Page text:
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I promised my oh-so-patient editors at Talent Management I would do straight reportage about Talent Strategies 2012, the conference being sponsored by this magazine this week in New Orleans. Then two things happened. First, Deanna Hartley wrote a perfect wrap-up and left me with little to add. Second, I saw Clydesdales marching down Bourbon Street. Yes, the actual Anheuser-Busch Clydesdales, the ones you see in commercials around the holidays. They showed up out of nowhere, trotting down a street cleared by police of windbreakered retirees and people drinking like it was still Mardi Gras. Everything I was going to write about the inspiring speakers, the great Talent Management staff and the fascinating attendees was washed away once I saw those huge prancing horses with their iconic Dalmatian riding on the carriage behind.
This isn’t about horses, of course, nor about the seeming randomness of New Orleans’ outbreaks of organized fun. Parades in New Orleans are like sunspots, flaring up hot here and there, then gone and forgotten. It is more about the reaction of some of the people watching, and the importance of symbols and imagery in creating employee attachment and engagement.
There are thousands of Budweiser distributors in town this week along with us, and the French Quarter hotels and restaurants are packed with them. As a group they seem happy, energetic and proud to work for Bud, and it isn’t driven by a collective oversampling of their products. When the Clydesdales passed, I observed an emotional reaction in many (easily identifiable by their Bud Light shirts), a mixture of pride and happiness. Every company worth its salt has symbols, stories, icons and myths to which employees can relate, and when they represent something positive like the Clydesdales, they create levels of engagement for employees no training program nor retention strategy can hope to replicate. They imbue work with meaning, turning simple jobs into callings.
Meaning at work is a subtle but common theme of Talent Strategies 2012. So is the importance of “branding,” another word for symbolism. Few of the speakers and panelists made these the central focus of their talks, but if you listen carefully you will find it embedded in a majority of the data and opinions shared. First, futurist Jim Carroll highlighted the importance of meaning to tomorrow’s workforce. Economist and Day 2 keynoter Sylvia Ann Hewlett referenced case studies from companies as diverse as Pfizer and Moody’s which built talent strategies on the theme of “Re-creating Pride and Purpose.” Hewlett, who leads a project called the “Hidden Brain Drain” (which is not to be confused with the downstairs bar here at the Ritz), noted that women and minorities in particular care about the brand and symbols of where they work. Jerry Prochazka of Human Capital Media Advisory Group talked about the value of “tacit knowledge” in the workplace, a term he uses to describe employee knowledge hidden in the form of stories.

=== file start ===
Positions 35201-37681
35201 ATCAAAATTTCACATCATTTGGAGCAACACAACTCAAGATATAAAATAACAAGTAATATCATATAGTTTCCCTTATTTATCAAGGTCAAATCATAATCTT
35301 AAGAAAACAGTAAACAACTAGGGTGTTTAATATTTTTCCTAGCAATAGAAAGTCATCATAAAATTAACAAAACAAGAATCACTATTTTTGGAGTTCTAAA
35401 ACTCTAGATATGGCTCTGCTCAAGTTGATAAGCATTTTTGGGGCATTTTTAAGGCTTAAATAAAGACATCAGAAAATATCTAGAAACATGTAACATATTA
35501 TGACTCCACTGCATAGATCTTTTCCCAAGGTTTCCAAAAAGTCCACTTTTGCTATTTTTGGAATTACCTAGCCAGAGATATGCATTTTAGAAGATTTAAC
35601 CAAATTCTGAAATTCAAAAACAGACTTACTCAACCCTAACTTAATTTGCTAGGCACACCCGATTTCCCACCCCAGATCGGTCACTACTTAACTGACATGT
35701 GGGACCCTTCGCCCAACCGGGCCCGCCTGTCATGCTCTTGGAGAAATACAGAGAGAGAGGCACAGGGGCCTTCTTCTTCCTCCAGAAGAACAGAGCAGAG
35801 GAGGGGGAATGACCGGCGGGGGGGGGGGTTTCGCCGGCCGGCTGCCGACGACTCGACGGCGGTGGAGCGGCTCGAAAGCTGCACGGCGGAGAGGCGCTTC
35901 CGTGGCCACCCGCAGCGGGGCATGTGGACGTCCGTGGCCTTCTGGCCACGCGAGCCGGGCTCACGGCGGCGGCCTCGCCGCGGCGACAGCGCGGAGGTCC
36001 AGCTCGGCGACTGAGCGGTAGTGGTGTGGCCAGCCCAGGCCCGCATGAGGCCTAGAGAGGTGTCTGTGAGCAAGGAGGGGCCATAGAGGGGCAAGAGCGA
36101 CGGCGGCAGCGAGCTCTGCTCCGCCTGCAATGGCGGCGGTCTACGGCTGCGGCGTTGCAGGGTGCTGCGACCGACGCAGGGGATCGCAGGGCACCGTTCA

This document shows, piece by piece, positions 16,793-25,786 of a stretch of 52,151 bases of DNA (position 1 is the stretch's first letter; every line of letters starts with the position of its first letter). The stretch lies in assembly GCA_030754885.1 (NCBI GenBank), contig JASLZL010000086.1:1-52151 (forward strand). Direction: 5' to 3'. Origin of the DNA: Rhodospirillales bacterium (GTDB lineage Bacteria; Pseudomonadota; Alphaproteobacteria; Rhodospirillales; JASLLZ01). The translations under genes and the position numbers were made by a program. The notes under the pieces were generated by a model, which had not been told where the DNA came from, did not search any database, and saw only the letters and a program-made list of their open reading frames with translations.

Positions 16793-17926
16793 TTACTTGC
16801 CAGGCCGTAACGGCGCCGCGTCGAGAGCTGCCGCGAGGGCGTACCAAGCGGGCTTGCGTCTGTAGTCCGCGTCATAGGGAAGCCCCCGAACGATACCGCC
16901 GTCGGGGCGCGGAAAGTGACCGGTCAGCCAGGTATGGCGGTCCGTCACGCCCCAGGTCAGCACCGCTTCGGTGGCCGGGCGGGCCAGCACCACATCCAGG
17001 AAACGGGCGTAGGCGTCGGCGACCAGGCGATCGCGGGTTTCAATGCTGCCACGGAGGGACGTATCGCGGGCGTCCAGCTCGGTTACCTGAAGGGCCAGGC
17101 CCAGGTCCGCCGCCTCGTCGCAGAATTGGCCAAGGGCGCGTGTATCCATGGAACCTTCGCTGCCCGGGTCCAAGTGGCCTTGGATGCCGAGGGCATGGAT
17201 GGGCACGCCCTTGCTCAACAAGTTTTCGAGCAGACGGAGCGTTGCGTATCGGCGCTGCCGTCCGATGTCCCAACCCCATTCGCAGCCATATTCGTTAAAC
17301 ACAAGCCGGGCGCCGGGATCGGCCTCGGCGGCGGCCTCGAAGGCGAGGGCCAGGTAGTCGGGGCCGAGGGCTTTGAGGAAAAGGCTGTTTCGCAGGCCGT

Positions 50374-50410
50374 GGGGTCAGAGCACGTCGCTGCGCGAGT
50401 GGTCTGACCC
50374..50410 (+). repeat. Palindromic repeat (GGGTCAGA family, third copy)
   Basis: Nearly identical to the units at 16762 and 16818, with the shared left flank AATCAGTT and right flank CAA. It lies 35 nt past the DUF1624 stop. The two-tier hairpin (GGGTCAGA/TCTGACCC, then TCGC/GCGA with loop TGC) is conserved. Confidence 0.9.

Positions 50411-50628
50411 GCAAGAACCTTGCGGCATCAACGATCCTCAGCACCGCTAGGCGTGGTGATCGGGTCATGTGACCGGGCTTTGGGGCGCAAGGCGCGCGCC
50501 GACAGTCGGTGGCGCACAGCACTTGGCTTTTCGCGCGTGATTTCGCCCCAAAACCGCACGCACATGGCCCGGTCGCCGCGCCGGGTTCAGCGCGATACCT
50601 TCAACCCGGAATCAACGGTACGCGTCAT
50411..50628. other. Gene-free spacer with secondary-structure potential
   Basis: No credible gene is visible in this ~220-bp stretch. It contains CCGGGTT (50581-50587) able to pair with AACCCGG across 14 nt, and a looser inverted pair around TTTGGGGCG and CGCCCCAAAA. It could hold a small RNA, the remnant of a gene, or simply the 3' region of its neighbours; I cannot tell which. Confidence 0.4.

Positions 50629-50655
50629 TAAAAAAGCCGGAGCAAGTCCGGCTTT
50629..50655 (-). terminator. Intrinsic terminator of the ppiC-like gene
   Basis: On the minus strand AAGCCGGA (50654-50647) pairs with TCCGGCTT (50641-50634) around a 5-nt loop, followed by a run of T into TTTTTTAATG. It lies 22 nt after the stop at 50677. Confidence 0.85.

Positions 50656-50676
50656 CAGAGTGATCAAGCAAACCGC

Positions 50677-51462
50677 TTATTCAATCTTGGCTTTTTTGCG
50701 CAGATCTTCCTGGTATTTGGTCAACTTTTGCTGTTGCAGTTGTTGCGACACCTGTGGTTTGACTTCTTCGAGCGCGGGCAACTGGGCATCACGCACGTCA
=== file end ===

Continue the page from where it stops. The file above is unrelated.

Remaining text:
The importance of myths and symbols in human existence is well-explored by thinkers such as Joseph Campbell, the famed Sarah Lawrence professor and author. Organizational psychologist David Cooperrider, a name familiar to many of you, translates into corporate-speak why positive stories and symbols are key to having a more engaged workforce in his “Appreciative Inquiry” books and seminars. Stories and images help an organization find its “positive core.”
Remember the scene in the movie “Planes, Trains and Automobiles” when an agitated Steve Martin asks John Candy why a weird cabbie is taking them on a circuitous drive in the middle of the night? It’s the “scenic” way, explains Candy: “He’s proud of his town.” His is a job with meaning.
The bottom line is that meaning at work is a critical component of talent development, and having visible, positive symbols and stories creates a more meaningful workplace. That is something that the Death Lizards of the Consultocracy, who think all of human existence can be reduced to process management, just don’t get. They don’t understand that meaning, stories, history and company pride – intangibles that don’t show up during some Six Sigma analysis – drive true engagement at work.
These are simple things that every company can focus upon. What are the stories and symbols of your company? What are the powerful and vivid images? What makes you proud to work for your company? What is at your positive core as an organization? Ask yourself these things and build your talent strategies upon their foundational support. You can increase engagement and your edge in talent development by returning to these basic things, and rediscovering what it MEANS to work at your company.
And you don’t need a team of Clydesdales.
Daniel S. Bowling III is an expert on the science of well-being and work and conducts empirical research on this topic through the University of Pennsylvania. Formerly, he was a partner in a major law firm and later, the global head of human resources at Coca-Cola Enterprises, where he directed all HR activities for more than 80,000 employees worldwide. He currently holds faculty positions at both Duke Law School and UPenn. He also leads a consulting firm, Positive Workplace Solutions, that works with some of the largest institutions in the country showing that well-being enhances not just life satisfaction but productivity and performance, and writes and speaks extensively on these topics. He can be reached at editor@TalentMGT.com.